The Jungle by Upton Sinclair
Genre: Fiction, Classic
Paperback, 400 pages
Book Source: the library
My Rating: DNF therefore no rating
In this powerful book we enter the world of Jurgis Rudkus, a young Lithuanian immigrant who arrives in America fired with dreams of wealth, freedom, and opportunity. And we discover, with him, the astonishing truth about "packingtown," the busy, flourishing, filthy Chicago stockyards, where new world visions perish in a jungle of human suffering. Upton Sinclair, master of the "muckraking" novel, here explores the workingman's lot at the turn of the century: the backbreaking labor, the injustices of "wage-slavery," the bewildering chaos of urban life. The Jungle, a story so shocking that it launched a government investigation, recreates this startling chapter in our history in unflinching detail. Always a vigorous champion on political reform, Sinclair is also a gripping storyteller, and his 1906 novel stands as one of the most important -- and moving -- works in the literature of social change.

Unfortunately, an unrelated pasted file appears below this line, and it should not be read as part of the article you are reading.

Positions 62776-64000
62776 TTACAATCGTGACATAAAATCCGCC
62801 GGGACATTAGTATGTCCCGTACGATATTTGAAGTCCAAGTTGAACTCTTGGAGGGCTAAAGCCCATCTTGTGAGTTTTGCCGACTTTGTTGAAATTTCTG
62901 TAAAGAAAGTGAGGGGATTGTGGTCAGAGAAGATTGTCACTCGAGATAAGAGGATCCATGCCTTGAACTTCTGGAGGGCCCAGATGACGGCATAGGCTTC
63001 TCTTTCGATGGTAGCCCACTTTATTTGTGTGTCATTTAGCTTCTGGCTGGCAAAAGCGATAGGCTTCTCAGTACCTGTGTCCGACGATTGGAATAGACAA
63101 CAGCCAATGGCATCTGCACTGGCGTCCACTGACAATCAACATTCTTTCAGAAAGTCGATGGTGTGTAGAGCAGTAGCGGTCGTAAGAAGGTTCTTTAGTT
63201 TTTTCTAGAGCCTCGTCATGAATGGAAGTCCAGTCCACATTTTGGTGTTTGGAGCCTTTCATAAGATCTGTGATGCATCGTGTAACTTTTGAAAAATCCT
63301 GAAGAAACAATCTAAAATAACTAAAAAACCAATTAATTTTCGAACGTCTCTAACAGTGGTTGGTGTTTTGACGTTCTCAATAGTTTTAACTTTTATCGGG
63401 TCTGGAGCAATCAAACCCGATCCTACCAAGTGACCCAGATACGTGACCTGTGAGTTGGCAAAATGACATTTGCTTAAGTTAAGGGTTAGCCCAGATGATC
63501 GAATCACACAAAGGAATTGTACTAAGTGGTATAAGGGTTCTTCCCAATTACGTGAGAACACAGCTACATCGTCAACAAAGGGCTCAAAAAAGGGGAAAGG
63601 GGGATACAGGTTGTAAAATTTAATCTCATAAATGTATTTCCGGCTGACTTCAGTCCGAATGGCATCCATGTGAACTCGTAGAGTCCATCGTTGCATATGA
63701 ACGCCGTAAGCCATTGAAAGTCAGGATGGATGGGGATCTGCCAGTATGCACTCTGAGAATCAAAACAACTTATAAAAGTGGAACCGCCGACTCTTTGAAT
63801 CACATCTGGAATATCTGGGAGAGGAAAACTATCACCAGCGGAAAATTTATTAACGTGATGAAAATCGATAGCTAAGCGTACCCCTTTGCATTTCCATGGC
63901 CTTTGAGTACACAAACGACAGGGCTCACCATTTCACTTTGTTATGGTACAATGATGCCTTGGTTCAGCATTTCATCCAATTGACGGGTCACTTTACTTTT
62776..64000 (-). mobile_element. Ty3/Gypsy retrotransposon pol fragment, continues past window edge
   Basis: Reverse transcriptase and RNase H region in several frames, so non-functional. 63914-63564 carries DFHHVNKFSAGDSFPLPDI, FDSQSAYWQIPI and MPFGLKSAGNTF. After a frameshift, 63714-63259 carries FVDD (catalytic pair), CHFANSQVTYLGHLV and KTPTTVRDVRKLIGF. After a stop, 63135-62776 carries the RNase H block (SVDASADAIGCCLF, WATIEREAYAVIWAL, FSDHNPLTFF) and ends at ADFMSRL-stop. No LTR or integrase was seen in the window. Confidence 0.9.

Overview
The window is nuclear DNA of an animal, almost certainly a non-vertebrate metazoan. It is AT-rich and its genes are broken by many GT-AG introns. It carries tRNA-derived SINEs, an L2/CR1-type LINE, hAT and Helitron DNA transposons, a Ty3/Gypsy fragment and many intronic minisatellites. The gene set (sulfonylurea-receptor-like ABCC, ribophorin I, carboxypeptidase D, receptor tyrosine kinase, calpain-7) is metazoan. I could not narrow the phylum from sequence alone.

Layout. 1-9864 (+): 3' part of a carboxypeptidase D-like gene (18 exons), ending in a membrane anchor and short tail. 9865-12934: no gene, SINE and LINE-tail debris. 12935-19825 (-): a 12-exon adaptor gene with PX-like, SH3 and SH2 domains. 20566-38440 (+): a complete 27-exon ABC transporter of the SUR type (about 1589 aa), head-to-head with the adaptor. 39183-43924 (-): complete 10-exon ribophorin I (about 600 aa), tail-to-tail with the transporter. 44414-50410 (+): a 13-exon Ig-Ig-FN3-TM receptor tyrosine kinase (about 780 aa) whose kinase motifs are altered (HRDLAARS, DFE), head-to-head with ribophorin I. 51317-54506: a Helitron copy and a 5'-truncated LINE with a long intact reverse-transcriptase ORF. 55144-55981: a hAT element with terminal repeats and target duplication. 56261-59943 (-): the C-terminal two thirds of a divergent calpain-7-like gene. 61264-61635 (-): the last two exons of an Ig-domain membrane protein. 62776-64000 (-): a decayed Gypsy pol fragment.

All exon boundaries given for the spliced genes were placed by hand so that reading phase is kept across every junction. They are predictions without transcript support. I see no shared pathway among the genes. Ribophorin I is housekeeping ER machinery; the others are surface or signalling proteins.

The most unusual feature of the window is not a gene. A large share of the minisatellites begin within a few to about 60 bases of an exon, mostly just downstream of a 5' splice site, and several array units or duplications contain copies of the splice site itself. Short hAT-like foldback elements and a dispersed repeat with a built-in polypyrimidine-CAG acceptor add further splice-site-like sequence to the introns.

This was a book club pick for the club I was in way back when in 2009. I really tried to read this one but I just couldn't finish. I got about 180 pages in and that was enough for me. I will not go into the gory details because believe me they are gory, disgusting, unbelievable, and mind boggling. However, this is how it was back then. That's why Sinclair wrote this book exposing the ills of the meat packing industry. My God how they treated people, who were mostly immigrants, and how they pulled the wool over the public's eyes. Let me tell you, it makes you think about what goes on today as well in the food industry.
That is one of the reasons why I couldn't finish the book. I like meat, and I don't want to know, fictional or not, where my tasty steak comes from. Yes, I am an ignorant Amercian in this respect, and I'm okay with that. This is a very depressing story and at the time I was reading this, I was in the middle of some scary health concerns. Therefore, the last thing I wanted to do was read a depressing story. So I pout the book down. I did skim through the remainder, and the story didn't get any better. Poor Jurgis. My heart truly went out to him, and all of the characters in this story. It is a sad reminder of again, what people will do to one another in the name of greed or just plain meanness.